House GOP: We have leverage on bailout
"Make Them Sweat,Don't Make It Too Easy For Them, Smell Their Fear If You Can Stand Their Stink !"
House Republicans say they have significant leverage on the revamped bailout package, claiming that Democrats will scramble for votes unless they make changes to it.
Republicans in the lower chamber are balking at the bailout package, saying that Democrats will be solely responsible for the ramifications of what they see as a flawed compromise.
Reps. Eric Cantor (R-Va.) and Paul Ryan (R-Wis.) are leading an effort by House Republicans to circulate the set of principles to their colleagues and like-minded Democrats, according to a senior Republican.
Asked whether the effort comes too late, the GOP official said the votes would be leverage enough to have the principles considered by congressional negotiators.
House Speaker Nancy Pelosi (D-Calif.) has indicated that a bill will not be brought to the floor without broad Republican support.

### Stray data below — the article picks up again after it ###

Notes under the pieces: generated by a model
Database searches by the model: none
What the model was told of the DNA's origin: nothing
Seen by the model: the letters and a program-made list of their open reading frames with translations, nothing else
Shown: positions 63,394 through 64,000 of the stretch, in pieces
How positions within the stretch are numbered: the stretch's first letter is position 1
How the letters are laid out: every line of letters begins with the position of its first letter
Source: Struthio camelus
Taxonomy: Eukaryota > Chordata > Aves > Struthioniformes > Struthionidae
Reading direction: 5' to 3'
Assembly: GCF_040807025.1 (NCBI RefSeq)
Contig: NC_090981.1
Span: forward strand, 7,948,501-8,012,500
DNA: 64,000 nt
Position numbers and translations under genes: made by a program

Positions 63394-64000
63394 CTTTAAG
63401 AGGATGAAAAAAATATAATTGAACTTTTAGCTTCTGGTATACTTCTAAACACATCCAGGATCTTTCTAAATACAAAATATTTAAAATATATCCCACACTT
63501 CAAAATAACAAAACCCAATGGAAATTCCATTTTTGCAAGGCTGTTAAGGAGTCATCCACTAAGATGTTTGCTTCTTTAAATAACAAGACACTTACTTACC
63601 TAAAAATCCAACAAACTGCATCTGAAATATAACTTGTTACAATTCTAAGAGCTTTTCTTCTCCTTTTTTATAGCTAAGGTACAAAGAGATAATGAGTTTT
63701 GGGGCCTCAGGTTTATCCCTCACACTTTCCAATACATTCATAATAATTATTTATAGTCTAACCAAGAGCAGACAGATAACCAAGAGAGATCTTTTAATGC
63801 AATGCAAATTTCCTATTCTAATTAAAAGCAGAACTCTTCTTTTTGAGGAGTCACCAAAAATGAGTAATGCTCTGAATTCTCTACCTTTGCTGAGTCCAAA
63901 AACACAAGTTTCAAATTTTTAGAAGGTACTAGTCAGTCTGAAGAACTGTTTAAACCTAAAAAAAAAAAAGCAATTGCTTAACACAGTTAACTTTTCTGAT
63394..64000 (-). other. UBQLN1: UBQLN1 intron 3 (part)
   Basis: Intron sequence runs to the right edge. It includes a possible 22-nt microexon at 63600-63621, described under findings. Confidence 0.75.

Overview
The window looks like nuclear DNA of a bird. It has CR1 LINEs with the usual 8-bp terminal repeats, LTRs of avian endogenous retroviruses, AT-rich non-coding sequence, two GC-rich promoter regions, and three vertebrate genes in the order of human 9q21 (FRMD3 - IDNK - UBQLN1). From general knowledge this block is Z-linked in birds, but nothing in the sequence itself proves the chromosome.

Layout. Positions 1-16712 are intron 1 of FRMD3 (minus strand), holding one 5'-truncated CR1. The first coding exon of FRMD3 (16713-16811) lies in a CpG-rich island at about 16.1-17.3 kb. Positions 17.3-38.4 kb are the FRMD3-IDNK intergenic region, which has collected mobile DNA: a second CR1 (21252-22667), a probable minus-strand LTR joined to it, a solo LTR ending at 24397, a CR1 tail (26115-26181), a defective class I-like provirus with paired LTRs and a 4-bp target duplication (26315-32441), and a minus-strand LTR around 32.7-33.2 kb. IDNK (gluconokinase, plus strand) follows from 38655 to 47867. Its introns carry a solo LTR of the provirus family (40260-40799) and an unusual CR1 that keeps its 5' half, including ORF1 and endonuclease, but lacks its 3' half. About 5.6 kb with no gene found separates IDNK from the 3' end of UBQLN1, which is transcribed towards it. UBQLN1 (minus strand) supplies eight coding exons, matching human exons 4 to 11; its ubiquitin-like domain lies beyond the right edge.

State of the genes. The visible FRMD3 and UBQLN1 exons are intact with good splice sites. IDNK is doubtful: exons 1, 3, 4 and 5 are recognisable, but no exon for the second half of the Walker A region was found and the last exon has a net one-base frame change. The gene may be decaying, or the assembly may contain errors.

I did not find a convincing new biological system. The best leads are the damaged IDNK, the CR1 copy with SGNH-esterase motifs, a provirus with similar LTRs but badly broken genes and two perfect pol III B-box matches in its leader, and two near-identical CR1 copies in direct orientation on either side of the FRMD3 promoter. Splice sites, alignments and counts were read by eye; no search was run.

GOP presidential candidate Sen. John McCain (Ariz.) and the White House have been made aware of their alternative.
Reps. Cantor, Ryan and Jeb Hensarling (R-Texas) discussed the proposal at a press conference Thursday afternoon.
Other Republicans involved in this effort include Reps. Mike Castle (Del.), Judy Biggert (Ill.) and Spencer Bachus (Ala.), who is the ranking member of the Financial Services Committee.
During a meeting of the Republican Conference on Thursday, House Minority Leader John Boehner (R-Ohio) made it clear that, although Democrats have announced they have brokered a deal, House Republicans would not be a part of it.
“As I told our conference this morning, there is no bipartisan deal at this time,” Boehner said. “There may be a deal among some Democrats, but House Republicans are not a part of it.”
The GOP’s “economic rescue principles” advocate adopting a mortgage insurance approach to solve the financial problems facing the country, according to a fact sheet obtained by The Hill.
Roughly half of all mortgage-backed securities (MBS) are insured by the government, and House Republicans have advocated that the other half also become insured by the Treasury Department.
“We can ensure the rest of the current outstanding MBS; however, rather than the taxpayers funding insurance, the owners of these assets should pay for it,” the fact sheet says.